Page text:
While I mainly write about the intersection of marketing and technology, I also enjoy sharing personal essays and a behind the scenes look into my experiences.
I call these Wil's Sunday.
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Enjoy this week's article.
I've always been one to try new things. Food. Beer. Coffee. Technology.
Not music though.
I wasn't really into music growing up.
As a family, I don't remember if we ever played music at home. Both my parents were artists, just not music artists.
My first cassette (!) was Run D.M.C. I bought it at a flea market in San Jose, CA. It was certainly a knock-off. I paid for it with my own money. As a kid, that was a big deal.
My pals in high school weren't really into music, either.
After some phases of skate punk (D.R.I.), hip hop (Public Enemy), alternative (Depeche Mode), my music taste centered around three different artists:
- Beastie Boys
- Dave Matthews
- Pink Floyd / Roger Waters
Getting to these three artists took a lot of discovery and patience.
The most trying time of patience was when I first tried to set up iTunes. After two hours of trying, I finally gave in and took a four-hour nap.
I tried Napster and freaked out when I received a cease-and-desist letter for pirating music. I'm not even sure I knew what I was doing.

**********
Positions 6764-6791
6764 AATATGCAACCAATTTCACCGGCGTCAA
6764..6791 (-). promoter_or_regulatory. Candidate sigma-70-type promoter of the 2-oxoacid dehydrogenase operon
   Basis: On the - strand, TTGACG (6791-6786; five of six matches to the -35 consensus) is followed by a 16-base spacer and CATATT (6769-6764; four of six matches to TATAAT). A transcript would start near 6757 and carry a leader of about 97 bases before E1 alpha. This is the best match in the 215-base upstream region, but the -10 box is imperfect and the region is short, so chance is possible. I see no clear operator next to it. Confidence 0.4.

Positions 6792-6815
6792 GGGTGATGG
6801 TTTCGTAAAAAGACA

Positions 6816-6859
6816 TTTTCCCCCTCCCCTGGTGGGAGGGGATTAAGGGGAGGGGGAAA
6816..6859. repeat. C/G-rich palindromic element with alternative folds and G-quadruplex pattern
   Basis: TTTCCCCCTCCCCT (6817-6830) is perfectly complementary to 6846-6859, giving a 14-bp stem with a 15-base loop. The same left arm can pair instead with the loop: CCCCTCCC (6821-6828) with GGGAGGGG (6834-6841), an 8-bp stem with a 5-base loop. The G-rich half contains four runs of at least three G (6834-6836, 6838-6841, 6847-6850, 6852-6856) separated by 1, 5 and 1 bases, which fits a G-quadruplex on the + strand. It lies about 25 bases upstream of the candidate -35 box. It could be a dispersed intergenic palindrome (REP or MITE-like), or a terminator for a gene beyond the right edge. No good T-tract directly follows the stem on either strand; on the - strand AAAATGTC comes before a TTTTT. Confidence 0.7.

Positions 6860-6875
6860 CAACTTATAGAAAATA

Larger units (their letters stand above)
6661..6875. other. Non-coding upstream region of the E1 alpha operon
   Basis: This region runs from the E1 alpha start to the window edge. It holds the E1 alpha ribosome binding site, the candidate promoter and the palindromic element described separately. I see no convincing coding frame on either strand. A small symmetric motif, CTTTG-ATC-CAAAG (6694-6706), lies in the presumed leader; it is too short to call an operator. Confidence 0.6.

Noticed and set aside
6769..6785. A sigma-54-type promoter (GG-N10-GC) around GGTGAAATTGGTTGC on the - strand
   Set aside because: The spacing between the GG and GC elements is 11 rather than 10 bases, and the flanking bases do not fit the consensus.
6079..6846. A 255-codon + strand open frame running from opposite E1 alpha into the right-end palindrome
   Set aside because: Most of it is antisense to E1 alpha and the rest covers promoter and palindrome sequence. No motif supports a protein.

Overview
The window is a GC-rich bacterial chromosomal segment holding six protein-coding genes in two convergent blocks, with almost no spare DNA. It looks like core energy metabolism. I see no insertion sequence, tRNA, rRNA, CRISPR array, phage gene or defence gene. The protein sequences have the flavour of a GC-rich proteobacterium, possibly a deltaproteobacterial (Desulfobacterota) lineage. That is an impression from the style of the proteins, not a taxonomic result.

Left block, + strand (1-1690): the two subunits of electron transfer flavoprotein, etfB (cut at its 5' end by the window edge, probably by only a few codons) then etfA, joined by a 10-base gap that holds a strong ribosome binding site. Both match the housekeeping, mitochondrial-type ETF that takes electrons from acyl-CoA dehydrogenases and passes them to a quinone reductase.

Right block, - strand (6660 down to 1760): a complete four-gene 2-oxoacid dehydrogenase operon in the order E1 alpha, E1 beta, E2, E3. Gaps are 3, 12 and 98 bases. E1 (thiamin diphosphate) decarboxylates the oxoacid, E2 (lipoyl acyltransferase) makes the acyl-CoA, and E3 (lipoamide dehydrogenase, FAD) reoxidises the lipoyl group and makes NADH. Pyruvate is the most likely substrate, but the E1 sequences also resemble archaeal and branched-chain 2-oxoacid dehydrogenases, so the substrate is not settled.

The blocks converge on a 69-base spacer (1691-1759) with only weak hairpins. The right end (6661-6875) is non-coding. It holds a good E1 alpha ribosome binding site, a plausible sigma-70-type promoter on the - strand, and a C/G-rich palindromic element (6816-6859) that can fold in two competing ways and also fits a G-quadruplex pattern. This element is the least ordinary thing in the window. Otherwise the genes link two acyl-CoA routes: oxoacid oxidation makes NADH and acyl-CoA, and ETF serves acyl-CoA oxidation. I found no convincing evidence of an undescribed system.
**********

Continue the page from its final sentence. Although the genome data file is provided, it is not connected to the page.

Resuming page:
I finally got iTunes working and even subscribed to iTunes Match, allowing me to listen to all my music on any device.
Services like Spotify arrived, which help users discover even more music.
Those services didn't matter much to me - I had the music I enjoyed already and the last thing I wanted to do was to start the discovery process all over again.
Needless to say, the era of digital music did not start off well with me.
And that's the thing about discovery. Sometimes discovery has a shelf life.
At what point do the benefits (finding new music) of discovery outweigh the costs (listening to bad music, not listening to your music)?
That doesn't mean we shouldn't lessen our curiosity around discovery. Rather, we should discover more about what we like. Go deeper into the music that's already in our arsenal.
For me, that deeper discovery happened when we moved back east. As a growing fan of the Beastie Boys, I heard places like Rucker Park and Murray's Cheese Shop and Modell's and of course, Paul's Boutique.
One weekend, we took the A train up north to see Rucker Park.
Then, we'd head down to the Village to gawk at Murray's Cheese Shop.
Modells was right around the corner and passing it on the way to the subway made me hum "Fresh dressed 'cause I shop at Modells".
And to stand on the corner of Rivington and Ludlow, gawking at the mural dedicated to Paul's Boutique and M.C.A., was amazing.
Where am I going with all this?
I'm not sure, maybe just a rambling post about the Beastie Boys, New York and how discovery is beneficial in both the short term and long term.